A goldne comet pullet standing on a wooden ramp leading up to a wooden chicken coop.

Golden Comets

Another red sex link, the golden comet chickens are usually the result from a mating between a Rhode Island White Hen and a Rhode Island Red Rooster.

The Golden Comet is generally a light/medium reddish-brown, possibly flecked with some white feathers. These birds are actually pretty small compared with the other hybrids on the list, females typically weigh in around 4lb. Their small size and easy going nature makes them perfect if you have kids who want to be involved in daily chicken care. These chickens don’t mind being handled, and are very docile.

These girls are true production birds and can begin laying at 16 weeks of age and continue to be very productive up to around the two-year mark. They lay medium to large brown eggs, and don’t go broody.

My Golden Comets are great foragers, and because of their smaller size they are able to easily fly over my electric fence in search of new places to forage. Clipping their wings would curb this behavior, but they don’t tend to get into too much trouble while they are out, and seem predator savvy, as opposed to my Buff Orpingtons who are oblivious to what’s going on around them .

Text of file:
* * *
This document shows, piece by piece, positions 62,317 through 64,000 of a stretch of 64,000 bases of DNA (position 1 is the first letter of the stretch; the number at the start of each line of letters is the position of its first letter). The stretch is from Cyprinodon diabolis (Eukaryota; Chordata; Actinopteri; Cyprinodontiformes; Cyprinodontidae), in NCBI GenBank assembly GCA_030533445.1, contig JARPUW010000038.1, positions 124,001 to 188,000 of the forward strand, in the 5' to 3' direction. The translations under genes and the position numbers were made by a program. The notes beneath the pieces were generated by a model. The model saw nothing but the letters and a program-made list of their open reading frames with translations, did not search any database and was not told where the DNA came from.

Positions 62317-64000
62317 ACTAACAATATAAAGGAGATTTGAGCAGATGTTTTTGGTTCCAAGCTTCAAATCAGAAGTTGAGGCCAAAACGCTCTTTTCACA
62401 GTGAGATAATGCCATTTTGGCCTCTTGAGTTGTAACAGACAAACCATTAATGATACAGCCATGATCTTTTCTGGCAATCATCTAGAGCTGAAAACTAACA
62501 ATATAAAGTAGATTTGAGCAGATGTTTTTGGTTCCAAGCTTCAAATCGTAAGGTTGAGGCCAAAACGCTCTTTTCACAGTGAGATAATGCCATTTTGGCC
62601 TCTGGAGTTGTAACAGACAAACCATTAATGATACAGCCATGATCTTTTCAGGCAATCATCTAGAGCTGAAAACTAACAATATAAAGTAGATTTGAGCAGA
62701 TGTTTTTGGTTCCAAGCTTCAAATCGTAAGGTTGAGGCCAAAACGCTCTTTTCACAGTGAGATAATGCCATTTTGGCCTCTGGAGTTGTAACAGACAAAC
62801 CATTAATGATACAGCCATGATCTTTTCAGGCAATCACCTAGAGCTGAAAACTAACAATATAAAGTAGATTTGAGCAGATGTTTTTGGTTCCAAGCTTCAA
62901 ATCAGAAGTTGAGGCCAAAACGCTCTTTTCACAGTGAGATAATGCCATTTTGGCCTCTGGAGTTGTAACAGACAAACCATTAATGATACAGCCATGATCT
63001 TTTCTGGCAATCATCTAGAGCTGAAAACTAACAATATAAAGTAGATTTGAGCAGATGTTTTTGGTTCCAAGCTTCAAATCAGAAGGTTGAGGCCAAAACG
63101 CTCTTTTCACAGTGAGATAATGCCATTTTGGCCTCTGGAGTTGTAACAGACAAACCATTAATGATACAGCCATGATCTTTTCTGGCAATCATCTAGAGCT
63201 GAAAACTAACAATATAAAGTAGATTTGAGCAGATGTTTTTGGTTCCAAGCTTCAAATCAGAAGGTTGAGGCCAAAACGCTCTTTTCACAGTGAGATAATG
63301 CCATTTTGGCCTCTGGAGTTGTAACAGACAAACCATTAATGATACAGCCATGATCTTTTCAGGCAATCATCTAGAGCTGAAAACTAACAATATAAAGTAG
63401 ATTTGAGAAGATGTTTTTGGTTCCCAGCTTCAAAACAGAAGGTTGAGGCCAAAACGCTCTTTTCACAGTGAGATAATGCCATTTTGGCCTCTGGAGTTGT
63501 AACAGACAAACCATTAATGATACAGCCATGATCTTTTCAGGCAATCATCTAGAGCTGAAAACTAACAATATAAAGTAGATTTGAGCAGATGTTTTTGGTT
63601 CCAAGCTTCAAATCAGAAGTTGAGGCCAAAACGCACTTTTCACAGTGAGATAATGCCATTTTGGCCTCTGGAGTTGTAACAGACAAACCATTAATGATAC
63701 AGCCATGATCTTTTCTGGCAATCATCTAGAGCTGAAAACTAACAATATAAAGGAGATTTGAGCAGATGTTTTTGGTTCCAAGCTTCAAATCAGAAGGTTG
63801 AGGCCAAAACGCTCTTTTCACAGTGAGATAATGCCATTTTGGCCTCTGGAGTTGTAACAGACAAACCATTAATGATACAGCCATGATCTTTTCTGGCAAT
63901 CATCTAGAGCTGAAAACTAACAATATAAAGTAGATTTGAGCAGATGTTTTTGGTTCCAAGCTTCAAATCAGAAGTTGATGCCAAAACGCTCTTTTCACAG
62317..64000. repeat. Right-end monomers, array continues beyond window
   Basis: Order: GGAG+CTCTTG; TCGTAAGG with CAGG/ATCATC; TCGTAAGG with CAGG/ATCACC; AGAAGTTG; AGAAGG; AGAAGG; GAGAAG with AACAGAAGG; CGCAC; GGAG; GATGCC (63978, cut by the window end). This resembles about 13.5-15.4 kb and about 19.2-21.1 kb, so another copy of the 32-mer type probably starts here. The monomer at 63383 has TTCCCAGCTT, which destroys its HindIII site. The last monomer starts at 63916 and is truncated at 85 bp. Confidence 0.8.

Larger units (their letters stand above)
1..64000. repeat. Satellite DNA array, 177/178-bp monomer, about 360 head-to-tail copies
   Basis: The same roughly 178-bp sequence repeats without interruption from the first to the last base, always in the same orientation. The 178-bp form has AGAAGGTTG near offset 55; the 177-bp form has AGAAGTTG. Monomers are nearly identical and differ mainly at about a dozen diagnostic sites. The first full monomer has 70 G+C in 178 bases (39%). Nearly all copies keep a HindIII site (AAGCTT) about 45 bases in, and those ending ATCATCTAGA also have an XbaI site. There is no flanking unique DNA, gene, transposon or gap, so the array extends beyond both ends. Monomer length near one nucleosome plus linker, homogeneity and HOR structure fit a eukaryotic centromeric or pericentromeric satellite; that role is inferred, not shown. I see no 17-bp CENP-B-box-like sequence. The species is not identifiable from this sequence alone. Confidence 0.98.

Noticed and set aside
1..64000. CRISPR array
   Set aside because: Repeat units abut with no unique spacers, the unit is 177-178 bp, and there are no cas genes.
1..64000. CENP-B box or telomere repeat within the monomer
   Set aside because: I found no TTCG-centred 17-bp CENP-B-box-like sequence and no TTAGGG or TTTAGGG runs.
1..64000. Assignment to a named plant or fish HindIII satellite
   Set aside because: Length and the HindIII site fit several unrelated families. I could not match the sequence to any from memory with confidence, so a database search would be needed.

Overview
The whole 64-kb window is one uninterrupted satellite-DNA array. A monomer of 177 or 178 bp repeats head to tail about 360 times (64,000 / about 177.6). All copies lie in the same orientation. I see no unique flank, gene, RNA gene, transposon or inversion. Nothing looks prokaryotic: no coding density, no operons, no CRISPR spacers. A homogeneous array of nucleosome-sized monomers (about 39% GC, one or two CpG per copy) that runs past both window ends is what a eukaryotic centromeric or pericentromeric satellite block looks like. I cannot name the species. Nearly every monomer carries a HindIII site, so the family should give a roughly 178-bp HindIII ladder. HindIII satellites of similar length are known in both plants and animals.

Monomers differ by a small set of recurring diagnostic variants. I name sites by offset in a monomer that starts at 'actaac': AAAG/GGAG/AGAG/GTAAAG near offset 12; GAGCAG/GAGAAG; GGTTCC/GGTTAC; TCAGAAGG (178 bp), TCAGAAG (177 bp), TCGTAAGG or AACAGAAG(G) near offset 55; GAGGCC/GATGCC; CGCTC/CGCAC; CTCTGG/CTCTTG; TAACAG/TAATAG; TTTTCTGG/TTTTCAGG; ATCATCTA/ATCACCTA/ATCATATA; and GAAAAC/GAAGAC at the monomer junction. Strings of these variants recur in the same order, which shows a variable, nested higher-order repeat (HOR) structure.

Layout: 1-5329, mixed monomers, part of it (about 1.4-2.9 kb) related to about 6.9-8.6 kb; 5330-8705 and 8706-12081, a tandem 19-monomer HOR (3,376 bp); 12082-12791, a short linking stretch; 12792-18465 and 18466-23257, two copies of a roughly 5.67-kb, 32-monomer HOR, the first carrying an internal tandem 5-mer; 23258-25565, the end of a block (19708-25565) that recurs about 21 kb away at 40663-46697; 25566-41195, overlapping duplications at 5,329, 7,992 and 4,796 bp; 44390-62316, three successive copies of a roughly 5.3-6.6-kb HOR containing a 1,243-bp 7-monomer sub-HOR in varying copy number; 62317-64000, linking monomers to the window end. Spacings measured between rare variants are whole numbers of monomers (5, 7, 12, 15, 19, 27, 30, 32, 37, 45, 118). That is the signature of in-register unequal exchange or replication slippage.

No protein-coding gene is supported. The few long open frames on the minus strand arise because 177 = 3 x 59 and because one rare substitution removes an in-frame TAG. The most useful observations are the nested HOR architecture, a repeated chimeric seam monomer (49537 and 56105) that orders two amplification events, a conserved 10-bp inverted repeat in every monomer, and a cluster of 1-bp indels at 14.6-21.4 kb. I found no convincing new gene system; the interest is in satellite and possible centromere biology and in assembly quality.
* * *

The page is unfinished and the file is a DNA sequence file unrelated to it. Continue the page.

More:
A pretty light colored young Easter Egger Hen standing on grass.

Easter Eggers

Easter Eggers make a wonderful addition to small backyard flocks as they get along well with children and tolerate being held and cuddled.

This is a hybrid bird that lays blue, green, rose or even brown eggs. It’s impossible to know what color egg your Easter Egger will lay until it lays its first egg. Although the name refers to a holiday basket of colored eggs, your Easter Egger will not lay different colored eggs each time it lays an egg. Whatever color egg it lays first is the color it will continue to lay for a lifetime.

Easter Eggers come in a wide variety of colors and feather patterns. Some have feathered feet, some don’t, some have beards and muffs while others are without them. These girls are truly one of a kind. They don’t lay as much as some of the other birds on this list, but she makes up for it with pretty pastel eggs!